Web3 app Friend.tech lets influencers literally cash in on their follower counts

For years, influencers and celebrities have experimented with everything from brand partnerships to merch sales in order to profit from an abundance of social media followers.

Friend.tech, a Web3 app that launched in closed beta earlier this month, has a more direct approach: It allows influencers to sell “keys” to fans who can then message their X (Twitter)-linked accounts directly.

To start using the app, potential “key” buyers must first deposit at least 0.01 Ether. An influencer’s first key costs 0 Ether and prices increase as the number of shares increases—two, 10, 25, etc.—so buyers are strongly incentivized to get in early. For each trade, the app charges a 10% fee—half goes to the influencer, half to the platform—but as key prices increase, so does the pricing model’s spread from which influencers get their fees, meaning that they’re not incentivized to inflate the size of their communities. Talk.Markets founder Lux Moreau broke it down on X:

The platform has already attracted big names like gaming influencer Ricky “FaZe Banks” Bengston and NBA player Grayson Allen. Already, top users, including Bengston, have racked up hundreds of thousands of dollars from the platform, Decrypt reported.

Since its Aug. 10 beta launch on Coinbase’s Base layer-2 blockchain, the app has recorded a total volume of $67.4 million over 1.76 million transactions, according to Dune. In the past 24 hours, it has surpassed all but the Etherum blockchain with $1.68 million in fees, according to DeFi Llama.

The app has in recent days garnered support from prominent people in the crypto space including Circle founder Jeremy Allaire and Messari CEO Ryan Selkis.

But despite its rising popularity, the app is still a work in progress. On the day of its launch, the app went down when it was overloaded with users, according to its page on X, formerly Twitter. It also renamed the social stock offered to followers to “keys,” from “shares,” which it said in a tweet was meant to be a placeholder name.

“We think Keys better illustrates their purpose as in-app items used to unlock your friends’ chatrooms,” Friend.tech tweeted on Monday.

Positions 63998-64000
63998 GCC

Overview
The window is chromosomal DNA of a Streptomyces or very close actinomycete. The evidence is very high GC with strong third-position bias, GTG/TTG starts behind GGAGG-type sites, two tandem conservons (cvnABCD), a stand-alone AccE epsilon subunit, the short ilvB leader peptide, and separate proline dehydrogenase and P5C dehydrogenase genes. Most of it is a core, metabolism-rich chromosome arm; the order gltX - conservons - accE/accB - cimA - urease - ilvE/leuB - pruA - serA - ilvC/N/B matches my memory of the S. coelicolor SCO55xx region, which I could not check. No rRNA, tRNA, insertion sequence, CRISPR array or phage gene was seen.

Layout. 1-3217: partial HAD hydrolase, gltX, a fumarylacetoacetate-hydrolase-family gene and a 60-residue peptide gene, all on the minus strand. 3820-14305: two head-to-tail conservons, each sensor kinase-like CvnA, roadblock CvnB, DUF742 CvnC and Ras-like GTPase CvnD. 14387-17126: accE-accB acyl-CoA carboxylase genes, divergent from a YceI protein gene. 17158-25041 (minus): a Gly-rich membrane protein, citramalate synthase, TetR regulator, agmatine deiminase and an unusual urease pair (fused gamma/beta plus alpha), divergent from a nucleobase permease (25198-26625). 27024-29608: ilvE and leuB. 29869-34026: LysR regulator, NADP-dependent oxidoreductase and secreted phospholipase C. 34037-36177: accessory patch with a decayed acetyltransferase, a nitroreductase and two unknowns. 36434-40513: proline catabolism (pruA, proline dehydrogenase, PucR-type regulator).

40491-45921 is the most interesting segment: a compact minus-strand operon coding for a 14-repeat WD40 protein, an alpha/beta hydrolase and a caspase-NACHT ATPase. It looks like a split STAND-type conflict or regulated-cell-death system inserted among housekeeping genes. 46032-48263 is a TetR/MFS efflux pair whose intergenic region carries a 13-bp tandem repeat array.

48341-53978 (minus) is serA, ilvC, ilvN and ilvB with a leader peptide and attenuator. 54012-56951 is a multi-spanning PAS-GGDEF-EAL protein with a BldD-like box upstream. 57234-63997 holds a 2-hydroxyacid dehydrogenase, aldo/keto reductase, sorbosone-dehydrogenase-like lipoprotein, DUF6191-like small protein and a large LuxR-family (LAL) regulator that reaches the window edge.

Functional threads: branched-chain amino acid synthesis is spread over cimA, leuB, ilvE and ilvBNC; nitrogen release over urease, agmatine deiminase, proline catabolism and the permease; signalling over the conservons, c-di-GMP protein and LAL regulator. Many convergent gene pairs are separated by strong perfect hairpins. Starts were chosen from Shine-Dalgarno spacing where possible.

Some have speculated that the name change was an attempt to avoid any complications with the Securities and Exchange Commission, which has recently cracked down on the crypto sector.

Some on Crypto Twitter have also raised concerns about the app’s business model and approach to privacy. Pseudonymous crypto researcher Ignas said in a Sunday tweet that it could lead to controversial personalities or negative people earning more than others in the space.

Another big complaint is that as of Tuesday, Friend.tech did not have a privacy policy available on its website. Instead, it had a placeholder message that said, “Coming soon!” Its team, known by their online aliases of @0xRacer and @shrimppepe, are also anonymous, which has raised concerns. 

Friend.tech’s website says that its privacy policy is coming soon.

The app’s rapid rise is a boon for Coinbase’s Base blockchain, which has already seen a pickup in transactions on the chain. Base, a layer-2 blockchain built on Ethereum, launched earlier this month and has been looking to attract users and developers. Coinbase is promoting the chain with a three-week-long campaign called “Onchain Summer,” which includes brand partnerships, NFT mints, and grants to new Base developers.

“We had over 100 dapps live on Base at launch. We’re encouraged to see many builders launching on Base and excited to see the creativity of what developers bring to Base over the upcoming months and years,” a Coinbase spokesperson said in an email to Fortune.

Friend.tech is the latest iteration of crypto developers experimenting with social media, but it may be short lived, according to Columbia Business School professor Omid Malekan. He told Fortune that although the app seems fun and is innovative, nobody has really found the right model for “decentralized social” yet.

“I don’t believe it’s sustainable,” he said, “and the hype is partly an indication of boredom within the industry as prices stall and we await greater regulatory clarity.”

Source link

About The Author

Scroll to Top